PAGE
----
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Clinically suspected acute myopericarditis with cardiac tamponade associated with peripheral blood eosinophilia presenting in early pregnancy: a case report



The clinical presentation of eosinophilic myocarditis may vary from asymptomatic to the manifestation of severe symptoms, including cardiac tamponade and arrhythmias. In pregnant patients with this condition, drugs must be used cautiously up to approximately the 4th month of pregnancy because drug use should be limited during the period of fetal organogenesis.

Case presentation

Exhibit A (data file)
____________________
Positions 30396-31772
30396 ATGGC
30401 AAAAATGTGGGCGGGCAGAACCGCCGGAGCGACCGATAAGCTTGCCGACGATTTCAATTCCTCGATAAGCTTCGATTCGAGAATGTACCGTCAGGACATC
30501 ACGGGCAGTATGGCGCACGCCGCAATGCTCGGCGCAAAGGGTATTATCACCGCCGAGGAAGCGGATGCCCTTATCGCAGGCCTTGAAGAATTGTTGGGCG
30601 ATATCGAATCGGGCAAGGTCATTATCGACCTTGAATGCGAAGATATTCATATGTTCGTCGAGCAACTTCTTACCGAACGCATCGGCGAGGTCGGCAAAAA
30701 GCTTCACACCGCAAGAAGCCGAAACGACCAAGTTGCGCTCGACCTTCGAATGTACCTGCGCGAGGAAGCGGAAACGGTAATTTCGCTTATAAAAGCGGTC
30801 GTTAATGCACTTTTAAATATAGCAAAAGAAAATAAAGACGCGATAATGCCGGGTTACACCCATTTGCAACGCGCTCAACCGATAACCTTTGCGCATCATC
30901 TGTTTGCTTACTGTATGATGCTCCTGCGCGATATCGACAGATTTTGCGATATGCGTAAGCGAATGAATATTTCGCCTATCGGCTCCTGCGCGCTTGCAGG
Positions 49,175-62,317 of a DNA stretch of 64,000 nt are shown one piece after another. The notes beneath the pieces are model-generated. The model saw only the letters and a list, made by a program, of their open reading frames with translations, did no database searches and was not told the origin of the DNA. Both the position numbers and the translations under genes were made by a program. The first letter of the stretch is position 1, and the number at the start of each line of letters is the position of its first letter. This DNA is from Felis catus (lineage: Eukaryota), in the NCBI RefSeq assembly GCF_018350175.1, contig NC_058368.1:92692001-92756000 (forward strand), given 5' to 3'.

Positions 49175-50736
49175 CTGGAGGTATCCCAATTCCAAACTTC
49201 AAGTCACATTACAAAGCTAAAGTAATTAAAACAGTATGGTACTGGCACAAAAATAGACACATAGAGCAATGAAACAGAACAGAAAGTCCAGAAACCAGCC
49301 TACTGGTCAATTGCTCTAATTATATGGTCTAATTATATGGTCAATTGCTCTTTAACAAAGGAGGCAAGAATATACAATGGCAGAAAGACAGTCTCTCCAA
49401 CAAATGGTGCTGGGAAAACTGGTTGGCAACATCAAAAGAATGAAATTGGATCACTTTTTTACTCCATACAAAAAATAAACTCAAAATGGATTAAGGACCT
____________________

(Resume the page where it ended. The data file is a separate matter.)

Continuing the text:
A 30-year-old Asian woman at 14 weeks of pregnancy with progressive malaise was hospitalized. The electrocardiogram revealed ST elevation and low QRS voltage. Echocardiography revealed massive pericardial effusion and myocardial swelling. A laboratory examination revealed an increase in her white blood cell count, with a predominance of neutrophils. Pericardial drainage was performed for relief of the cardiac tamponade. The pericardial effusion revealed an abundance of eosinophils. Subsequently, the peripheral blood eosinophil count began to rise, and the patient was clinically diagnosed with eosinophilic myopericarditis. The patient’s condition improved rapidly following the initiation of prednisolone treatment, and she finally delivered a full-term normal infant.